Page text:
been indicated and localized, and little by England, however, can approach the little the chances of assailing it with sucscene of operations in the interior by Cape cess are being improved. While Cardinal Town, Port Elizabeth, East London, or Lavigerie and others have been preaching by Durban. In the Cape Colony itself anew the crusade against the accursed the largest amount of trade goes by Port traffic, England has been forging ahead in Elizabeth, the Liverpool of South Africa, a practical way, and, by means of mission for the simple reason that, geographically, centres, trading companies, and proclamathis port is so much nearer to the great tions, clearing the way for future operajpland markets. The shortest way of all tions. A glance at the map issued by the is, of course, by Port Natal and the Free Anti-Slavery Society, indicating the inState. England as a maritime power com- fected areas, as it were, within which the mands the coast, and, therefore, all the curse flourishes, and the caravan routes to the east coast, will make the fact clear that of these so-called colonies are the strong. it is only when the regions north of the est possible condemnation of that colonial Zambesi are reached that the disease ap- policy of Portugal which for 400 years has pears.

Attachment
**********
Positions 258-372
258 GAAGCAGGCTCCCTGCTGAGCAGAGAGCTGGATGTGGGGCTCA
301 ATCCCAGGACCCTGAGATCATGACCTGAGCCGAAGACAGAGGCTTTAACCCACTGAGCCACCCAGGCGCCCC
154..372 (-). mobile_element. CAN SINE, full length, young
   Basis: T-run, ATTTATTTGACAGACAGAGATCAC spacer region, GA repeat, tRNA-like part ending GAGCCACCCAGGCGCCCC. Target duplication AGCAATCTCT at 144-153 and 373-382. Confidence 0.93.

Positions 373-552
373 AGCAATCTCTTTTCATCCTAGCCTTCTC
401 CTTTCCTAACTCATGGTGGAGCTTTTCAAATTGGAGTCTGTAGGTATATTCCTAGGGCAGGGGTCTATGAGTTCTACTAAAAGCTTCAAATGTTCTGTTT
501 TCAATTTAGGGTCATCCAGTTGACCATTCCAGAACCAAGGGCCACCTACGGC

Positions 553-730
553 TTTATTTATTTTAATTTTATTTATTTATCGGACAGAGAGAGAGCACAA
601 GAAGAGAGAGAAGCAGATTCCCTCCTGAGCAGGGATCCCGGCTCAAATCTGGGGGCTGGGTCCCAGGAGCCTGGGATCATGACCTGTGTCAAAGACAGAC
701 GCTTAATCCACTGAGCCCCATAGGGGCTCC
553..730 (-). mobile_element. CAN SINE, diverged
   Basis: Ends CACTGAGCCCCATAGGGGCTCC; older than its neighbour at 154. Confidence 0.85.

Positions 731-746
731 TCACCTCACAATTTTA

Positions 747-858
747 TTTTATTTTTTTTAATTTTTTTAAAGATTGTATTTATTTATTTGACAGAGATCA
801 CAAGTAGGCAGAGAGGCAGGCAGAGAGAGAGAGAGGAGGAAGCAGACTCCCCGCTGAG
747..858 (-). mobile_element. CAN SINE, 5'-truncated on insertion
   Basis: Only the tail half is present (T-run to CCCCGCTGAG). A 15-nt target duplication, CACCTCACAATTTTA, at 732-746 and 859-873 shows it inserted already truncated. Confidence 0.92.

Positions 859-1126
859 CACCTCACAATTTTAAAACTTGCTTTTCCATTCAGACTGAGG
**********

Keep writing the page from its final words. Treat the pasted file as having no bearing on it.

“It is calculated that within the exercised a feeble, corrupt, and purely last fourteen years the sacrifice of human nominal suzerainty along the narrow strip life and liberty bas been doubled. The of littoral east and west of Africa. Three loss of Soudan to Egypt bas stimulated the witnesses to the corruption of their rule trade on one side, while the so-called col- may be cited—David Livingstone, the exonizing operations in Madagascar have plorer Stanley, and the late Sir Bartle stimulated it on the other. The demand Frere. Livingstone wrote in his book on for labor in the sugar plantations there and the Zambesi Expedition, 1865—" It is the in the Comoro Islands is supplied by ex- unwarranted assumption of power over ports of human flesh from the coast ; and more than a thousand miles of coast, where the French flag carries with it exemption the Portuguese bave, in fact, little real aufrom the right of search.”